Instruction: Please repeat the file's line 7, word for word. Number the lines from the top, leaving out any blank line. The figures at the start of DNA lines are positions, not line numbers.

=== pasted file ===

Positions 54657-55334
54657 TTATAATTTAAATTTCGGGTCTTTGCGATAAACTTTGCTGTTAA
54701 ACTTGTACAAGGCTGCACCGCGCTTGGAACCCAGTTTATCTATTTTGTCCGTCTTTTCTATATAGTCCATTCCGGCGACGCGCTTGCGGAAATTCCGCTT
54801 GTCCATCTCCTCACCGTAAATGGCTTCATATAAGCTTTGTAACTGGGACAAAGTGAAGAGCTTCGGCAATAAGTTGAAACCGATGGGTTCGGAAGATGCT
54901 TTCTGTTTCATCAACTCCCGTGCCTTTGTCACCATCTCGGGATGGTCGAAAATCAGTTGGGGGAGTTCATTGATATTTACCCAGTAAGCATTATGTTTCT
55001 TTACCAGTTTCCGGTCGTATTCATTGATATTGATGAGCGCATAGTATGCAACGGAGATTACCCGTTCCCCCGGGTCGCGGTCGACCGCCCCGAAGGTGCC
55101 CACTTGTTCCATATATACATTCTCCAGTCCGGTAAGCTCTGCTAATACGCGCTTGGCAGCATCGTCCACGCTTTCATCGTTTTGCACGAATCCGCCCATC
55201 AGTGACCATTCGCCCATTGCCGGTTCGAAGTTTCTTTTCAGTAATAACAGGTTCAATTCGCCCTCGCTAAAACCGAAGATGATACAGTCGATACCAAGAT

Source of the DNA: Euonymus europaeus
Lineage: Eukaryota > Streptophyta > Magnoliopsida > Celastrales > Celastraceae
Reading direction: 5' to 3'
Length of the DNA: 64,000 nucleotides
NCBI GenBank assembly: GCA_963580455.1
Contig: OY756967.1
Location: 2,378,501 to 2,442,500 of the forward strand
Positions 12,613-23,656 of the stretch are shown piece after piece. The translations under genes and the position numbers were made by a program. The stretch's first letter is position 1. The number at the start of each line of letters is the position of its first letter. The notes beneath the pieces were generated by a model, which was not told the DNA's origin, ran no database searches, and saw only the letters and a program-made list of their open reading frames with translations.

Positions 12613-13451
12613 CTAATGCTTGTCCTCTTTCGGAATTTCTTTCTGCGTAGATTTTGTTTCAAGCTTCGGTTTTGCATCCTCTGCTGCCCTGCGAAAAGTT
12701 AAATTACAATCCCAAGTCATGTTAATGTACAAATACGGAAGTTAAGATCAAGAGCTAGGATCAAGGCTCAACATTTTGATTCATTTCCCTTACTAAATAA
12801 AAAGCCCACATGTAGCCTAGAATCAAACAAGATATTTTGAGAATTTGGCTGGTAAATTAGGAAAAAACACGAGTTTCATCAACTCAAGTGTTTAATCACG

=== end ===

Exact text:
55101 CACTTGTTCCATATATACATTCTCCAGTCCGGTAAGCTCTGCTAATACGCGCTTGGCAGCATCGTCCACGCTTTCATCGTTTTGCACGAATCCGCCCATC